By STEVE LeBLANC
---- — BOSTON (AP) — The election of Massachusetts’ next governor won’t happen for nearly a year, but candidates for the state’s top political office are already busily stockpiling money.
At the end of November, Democratic state Treasurer Steven Grossman had the most cash on hand in his account — $847,182 — putting him well ahead of any of the other candidates vying for the corner office on Beacon Hill.
But Republican Charlie Baker has been pulling in contributions at a faster clip recently, outpacing all other GOP and Democratic candidates in the past two months.
Baker collected $193,922 in November and $261,370 in October. But Baker has also been spending his money quickly, ending last month with $236,488 in his account. A second Republican candidate, Mark Fisher, had $44,912 in his account at the end of November.
Grossman has been one of the more disciplined of the candidates.
A year ago he had $199,604 in his account, but has been steadily pulling in contributions while keeping his expenses in check. In November he took in $126,834 in contributions and spent $53,347.
Of the other declared Democratic candidates, Attorney General Martha Coakley had the second most in her account at the end of November with $285,273. She collected $55,094 in November and $89,485 in October.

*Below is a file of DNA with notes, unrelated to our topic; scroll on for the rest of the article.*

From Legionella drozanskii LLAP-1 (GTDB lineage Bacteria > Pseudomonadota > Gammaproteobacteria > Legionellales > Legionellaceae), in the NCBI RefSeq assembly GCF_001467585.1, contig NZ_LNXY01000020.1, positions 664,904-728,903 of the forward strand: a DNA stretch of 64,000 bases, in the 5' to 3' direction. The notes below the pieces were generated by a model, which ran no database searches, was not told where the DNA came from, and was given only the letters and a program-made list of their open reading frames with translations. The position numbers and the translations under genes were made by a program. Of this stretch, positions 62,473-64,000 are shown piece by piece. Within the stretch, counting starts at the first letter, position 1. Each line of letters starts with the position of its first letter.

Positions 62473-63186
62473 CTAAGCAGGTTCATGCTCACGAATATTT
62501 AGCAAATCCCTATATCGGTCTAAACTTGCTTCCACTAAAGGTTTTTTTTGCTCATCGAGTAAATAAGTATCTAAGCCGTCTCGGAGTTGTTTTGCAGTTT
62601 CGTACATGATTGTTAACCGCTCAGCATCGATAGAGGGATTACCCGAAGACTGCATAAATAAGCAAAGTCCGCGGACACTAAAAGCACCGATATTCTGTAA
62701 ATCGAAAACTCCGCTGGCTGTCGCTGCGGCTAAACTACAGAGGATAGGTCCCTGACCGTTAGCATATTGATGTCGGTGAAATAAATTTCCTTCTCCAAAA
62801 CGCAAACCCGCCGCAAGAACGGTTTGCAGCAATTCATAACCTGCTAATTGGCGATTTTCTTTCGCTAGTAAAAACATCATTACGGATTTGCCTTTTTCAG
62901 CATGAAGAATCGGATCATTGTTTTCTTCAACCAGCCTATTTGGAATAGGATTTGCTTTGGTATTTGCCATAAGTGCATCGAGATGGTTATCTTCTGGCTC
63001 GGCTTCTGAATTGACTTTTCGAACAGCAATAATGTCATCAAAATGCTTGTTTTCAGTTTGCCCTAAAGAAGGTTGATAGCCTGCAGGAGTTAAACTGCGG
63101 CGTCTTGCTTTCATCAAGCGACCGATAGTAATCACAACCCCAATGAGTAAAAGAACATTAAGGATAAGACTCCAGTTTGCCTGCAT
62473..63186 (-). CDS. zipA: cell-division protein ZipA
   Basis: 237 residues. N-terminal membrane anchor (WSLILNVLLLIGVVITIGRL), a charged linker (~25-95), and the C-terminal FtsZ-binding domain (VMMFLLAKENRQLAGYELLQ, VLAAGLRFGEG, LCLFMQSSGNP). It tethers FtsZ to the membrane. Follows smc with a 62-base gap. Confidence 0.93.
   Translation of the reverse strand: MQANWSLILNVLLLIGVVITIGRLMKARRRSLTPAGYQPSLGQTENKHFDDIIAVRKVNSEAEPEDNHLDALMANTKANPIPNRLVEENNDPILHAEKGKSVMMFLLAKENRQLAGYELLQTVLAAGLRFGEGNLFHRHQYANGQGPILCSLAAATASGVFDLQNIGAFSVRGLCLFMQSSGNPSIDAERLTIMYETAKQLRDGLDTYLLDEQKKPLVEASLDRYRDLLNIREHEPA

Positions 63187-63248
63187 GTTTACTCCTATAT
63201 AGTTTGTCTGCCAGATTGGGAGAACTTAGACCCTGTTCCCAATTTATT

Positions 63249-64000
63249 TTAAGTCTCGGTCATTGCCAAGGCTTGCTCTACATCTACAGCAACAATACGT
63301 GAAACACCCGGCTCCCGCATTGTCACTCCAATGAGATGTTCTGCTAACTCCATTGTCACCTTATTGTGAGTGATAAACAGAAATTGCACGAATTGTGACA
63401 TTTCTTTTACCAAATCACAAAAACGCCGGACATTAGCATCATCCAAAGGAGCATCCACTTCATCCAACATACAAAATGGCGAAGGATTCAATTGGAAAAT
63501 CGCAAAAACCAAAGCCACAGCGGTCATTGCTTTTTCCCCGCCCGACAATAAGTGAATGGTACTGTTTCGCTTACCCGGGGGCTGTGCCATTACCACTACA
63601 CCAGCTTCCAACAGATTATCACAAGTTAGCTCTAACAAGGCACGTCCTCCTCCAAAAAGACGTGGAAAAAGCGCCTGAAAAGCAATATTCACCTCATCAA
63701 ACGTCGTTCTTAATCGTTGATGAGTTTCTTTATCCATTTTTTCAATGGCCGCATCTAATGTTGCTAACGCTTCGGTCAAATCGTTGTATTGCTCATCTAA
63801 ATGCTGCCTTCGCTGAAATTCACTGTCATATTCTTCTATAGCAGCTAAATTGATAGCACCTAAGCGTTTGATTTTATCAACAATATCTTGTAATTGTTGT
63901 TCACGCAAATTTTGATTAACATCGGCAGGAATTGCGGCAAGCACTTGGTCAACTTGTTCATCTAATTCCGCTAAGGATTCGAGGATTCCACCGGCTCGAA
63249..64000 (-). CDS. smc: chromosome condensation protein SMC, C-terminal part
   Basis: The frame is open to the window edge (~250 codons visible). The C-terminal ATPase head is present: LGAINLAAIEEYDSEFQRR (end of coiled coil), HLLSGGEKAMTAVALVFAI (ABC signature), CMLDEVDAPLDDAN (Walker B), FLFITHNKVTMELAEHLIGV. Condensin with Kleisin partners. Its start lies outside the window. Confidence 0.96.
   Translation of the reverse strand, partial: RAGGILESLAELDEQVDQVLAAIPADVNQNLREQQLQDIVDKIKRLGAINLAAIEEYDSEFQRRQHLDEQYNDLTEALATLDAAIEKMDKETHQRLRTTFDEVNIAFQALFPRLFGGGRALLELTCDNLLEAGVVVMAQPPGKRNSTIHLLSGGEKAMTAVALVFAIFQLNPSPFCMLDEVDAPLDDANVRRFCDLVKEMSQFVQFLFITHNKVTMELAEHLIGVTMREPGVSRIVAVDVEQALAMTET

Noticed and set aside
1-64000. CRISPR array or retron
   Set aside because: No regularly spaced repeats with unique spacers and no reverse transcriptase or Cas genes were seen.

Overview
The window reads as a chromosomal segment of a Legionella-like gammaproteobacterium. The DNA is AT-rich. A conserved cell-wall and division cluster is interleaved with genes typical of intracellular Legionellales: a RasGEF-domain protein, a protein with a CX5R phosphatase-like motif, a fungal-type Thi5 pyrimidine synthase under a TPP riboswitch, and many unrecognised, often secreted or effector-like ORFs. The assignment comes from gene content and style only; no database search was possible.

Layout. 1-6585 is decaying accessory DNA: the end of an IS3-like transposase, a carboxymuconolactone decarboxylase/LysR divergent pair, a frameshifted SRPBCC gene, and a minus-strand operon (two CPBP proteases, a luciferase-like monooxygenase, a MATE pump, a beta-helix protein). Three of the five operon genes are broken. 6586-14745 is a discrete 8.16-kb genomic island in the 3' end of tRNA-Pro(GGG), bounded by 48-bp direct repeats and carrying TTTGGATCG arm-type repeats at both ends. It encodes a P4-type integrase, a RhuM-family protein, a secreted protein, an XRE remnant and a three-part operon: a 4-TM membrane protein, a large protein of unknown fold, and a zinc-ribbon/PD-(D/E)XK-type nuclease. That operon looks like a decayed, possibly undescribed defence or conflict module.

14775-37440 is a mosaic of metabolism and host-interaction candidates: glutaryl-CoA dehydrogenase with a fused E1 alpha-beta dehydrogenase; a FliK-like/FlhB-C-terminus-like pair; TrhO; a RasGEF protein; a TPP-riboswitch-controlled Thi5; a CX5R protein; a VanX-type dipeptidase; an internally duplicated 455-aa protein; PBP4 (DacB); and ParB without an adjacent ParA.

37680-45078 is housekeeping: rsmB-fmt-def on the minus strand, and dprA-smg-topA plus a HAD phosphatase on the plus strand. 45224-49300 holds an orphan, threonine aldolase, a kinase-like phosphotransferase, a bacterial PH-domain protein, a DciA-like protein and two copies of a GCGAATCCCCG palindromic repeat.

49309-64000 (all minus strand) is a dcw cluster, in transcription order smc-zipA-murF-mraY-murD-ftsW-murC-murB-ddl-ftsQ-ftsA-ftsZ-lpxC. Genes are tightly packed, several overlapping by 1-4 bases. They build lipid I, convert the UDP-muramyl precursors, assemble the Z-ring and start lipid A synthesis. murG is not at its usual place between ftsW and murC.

Coakley was followed on the Democratic side by former federal and state homeland security official Juliette Kayyem who ended November with $222,717 in her account followed by Don Berwick — a Newton pediatrician and former head of the federal Centers for Medicare and Medicaid Services — with $155,521, and former Wellesley Selectman Joseph Avellone with $88,368.
Independent Jeffrey McCormick, a Boston venture capitalist and founder of the investment firm Saturn Partners, had $60,030 in his account as of the end of November. McCormick has contributed $100,000 to his own campaign.
The money chase may seem early, but successful contests for governor in Massachusetts can cost $6 million to $10 million.
Running a campaign isn’t cheap.
Baker, for instance, spent $160,567 in November as he continued to ramp up his campaign. Those expenses are typical for gubernatorial candidacies, including rent, payroll, website costs and phone bills.
Baker only announced his decision to run in September.
Candidates, especially newcomers to elected politics in Massachusetts, also use early demonstration of fundraising prowess to help lend legitimacy to their campaigns in the hopes of building momentum.
In early November, Kayyem boasted of raising more than $333,000 in the first 72 days of her campaign, saying that “not only has the initial support been overwhelming, but it continues to grow by leaps and bounds.”
The candidates are vying for the seat currently held by Democratic Gov. Deval Patrick, who has said he won’t seek re-election next year after serving two terms.